Other works address the systems that support art, in particular institutions tasked with critically evaluating artists. Most prominent among these is a series of canvases based on the art of Barnett Newman, one of Diao’s artistic idols. In 1990 Diao read that in his 27-year career, Newman only painted 120 artworks in the style for which he was known. Fascinated by the disparity between Newman’s enormous influence and relative paucity of works, Diao began to research various metrics related to Newman’s output, displaying this information in a series of graphical paintings. These seemingly “abstract” paintings suggest that quantitative measures of an artist’s practice amount to nothing more than trivial bits of information, immaterial to the true value of art. At the time he was making these works, Diao was also over twenty years into his own career, prompting him to consider his life and work with Newman’s as an implicit foil. In Résumé (1991), the artist depicts his complete exhibition history as a series of lists by year; in the same vein, he also began incorporating other aspects of his career—studio floor plans, sales records, positive and negative reviews—into his artworks. The banal realities that underlie the life of the artist are thus transformed into a language of symbols. In doing so he deconstructs the romantic notion of the artist as solitary genius, replacing it with the banal realities of a career with its ups and downs. The exhibition’s Chinese title is in part inspired by the artwork David Diao: A Retrospective (Chinese) (1995), one of a series of paintings of ”invitations” to imaginary exhibitions at major institutions including MoMA and the Centre Pompidou.
Other works from the 1990s engage directly with then-current conversations around multiculturalism and identity politics. In pieces such as Twin Dragons (1999) and The Bitter Tea of General Yen (1994), Diao mobilizes imagery including film stills of Bruce Lee (considered by Diao “the most famous Asian man in American culture”) and the Swedish actor Nils Asther playing a Shanghai warlord in a 1933 Hollywood film. In Pardon Me, Your Chinoiserie is Showing (1993), he makes a textual image from a riposte to a leading French curator’s misguided comment during a meeting that “you’re not really a Chinese artist.”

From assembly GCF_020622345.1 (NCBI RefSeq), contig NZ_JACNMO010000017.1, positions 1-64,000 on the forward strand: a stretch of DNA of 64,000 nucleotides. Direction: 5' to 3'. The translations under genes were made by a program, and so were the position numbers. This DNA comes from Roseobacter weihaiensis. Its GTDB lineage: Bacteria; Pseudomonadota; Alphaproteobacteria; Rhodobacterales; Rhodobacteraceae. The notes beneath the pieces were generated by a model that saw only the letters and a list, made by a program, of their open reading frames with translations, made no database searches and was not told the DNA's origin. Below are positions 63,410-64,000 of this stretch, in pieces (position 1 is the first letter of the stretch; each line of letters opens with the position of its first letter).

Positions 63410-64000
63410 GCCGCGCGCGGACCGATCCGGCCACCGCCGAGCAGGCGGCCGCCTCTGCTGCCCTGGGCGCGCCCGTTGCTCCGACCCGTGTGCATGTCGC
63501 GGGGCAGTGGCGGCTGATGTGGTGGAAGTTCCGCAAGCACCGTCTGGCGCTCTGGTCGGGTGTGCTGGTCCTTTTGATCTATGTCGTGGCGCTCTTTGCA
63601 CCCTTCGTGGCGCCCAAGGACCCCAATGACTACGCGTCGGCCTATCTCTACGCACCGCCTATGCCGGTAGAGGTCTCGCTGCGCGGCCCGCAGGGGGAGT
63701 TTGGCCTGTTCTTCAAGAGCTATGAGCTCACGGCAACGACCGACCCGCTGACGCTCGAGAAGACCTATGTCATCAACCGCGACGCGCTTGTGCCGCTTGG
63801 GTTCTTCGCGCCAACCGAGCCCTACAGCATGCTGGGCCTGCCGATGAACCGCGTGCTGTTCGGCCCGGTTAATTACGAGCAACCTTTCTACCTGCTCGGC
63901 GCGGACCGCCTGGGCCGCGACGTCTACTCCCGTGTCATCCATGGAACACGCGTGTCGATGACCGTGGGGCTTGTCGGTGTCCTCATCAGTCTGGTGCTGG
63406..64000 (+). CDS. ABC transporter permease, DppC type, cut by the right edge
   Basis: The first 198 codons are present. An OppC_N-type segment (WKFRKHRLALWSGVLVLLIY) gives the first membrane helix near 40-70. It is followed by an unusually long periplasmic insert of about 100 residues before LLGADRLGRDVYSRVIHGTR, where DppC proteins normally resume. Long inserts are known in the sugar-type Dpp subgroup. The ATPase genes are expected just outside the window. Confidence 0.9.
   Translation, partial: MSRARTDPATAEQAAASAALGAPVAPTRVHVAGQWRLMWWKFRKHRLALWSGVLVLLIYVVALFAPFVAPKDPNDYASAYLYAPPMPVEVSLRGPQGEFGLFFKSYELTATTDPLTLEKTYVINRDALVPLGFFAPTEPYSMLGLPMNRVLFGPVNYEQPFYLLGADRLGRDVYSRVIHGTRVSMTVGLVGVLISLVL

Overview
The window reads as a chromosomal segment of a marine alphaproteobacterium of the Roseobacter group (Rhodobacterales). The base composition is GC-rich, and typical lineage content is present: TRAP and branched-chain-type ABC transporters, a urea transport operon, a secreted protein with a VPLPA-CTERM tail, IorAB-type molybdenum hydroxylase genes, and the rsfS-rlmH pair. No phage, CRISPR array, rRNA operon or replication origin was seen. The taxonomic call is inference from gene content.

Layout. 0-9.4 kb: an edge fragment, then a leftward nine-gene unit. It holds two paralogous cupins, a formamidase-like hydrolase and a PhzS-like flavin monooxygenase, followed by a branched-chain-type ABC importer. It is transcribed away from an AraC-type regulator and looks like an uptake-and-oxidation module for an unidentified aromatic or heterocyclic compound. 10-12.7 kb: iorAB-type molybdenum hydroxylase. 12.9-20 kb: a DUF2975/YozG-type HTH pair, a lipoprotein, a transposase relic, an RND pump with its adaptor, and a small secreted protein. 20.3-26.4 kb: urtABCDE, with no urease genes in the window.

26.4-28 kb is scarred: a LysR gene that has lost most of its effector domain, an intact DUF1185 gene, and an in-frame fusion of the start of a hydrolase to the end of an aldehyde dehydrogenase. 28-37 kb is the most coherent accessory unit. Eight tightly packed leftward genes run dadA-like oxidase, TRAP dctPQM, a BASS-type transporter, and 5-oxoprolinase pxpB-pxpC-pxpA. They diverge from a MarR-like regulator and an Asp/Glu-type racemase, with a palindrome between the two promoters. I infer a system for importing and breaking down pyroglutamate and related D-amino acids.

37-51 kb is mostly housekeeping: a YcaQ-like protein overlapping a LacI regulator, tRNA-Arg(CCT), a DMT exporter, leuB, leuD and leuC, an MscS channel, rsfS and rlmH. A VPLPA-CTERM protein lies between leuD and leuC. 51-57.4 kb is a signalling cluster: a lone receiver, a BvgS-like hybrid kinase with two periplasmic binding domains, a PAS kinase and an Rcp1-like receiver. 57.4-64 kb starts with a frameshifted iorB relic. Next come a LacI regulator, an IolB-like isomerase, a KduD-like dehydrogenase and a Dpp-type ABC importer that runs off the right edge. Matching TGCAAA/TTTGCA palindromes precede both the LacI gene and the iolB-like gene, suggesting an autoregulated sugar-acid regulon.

Since the mid-2000s, Diao’s art has taken a more autobiographical tack. Faced with his first solo exhibition in Beijing in 2008, and understanding that local audiences might not be as familiar with the modernist histories he often addresses, Diao artist decided to meet them halfway by using his childhood home—the Da Hen Li House in Chengdu—as the subject of a major cycle of paintings. For this project, Diao interviewed several of his family members now living in the U.S., turning their (often conflicting) recollections and other supplementary materials into a group of paintings that implicitly concedes the impossibility of objective truth, particularly where memory is concerned. In his most recent works, Diao depicts memories of his childhood in Hong Kong, where he lived on Chatham Road in Tsim Sha Tsui from 1949 to 1955. With these paintings, Diao, one of the most introspective contemporary artists to emerge in the past few decades, connects his practice to the artistic ecology of China.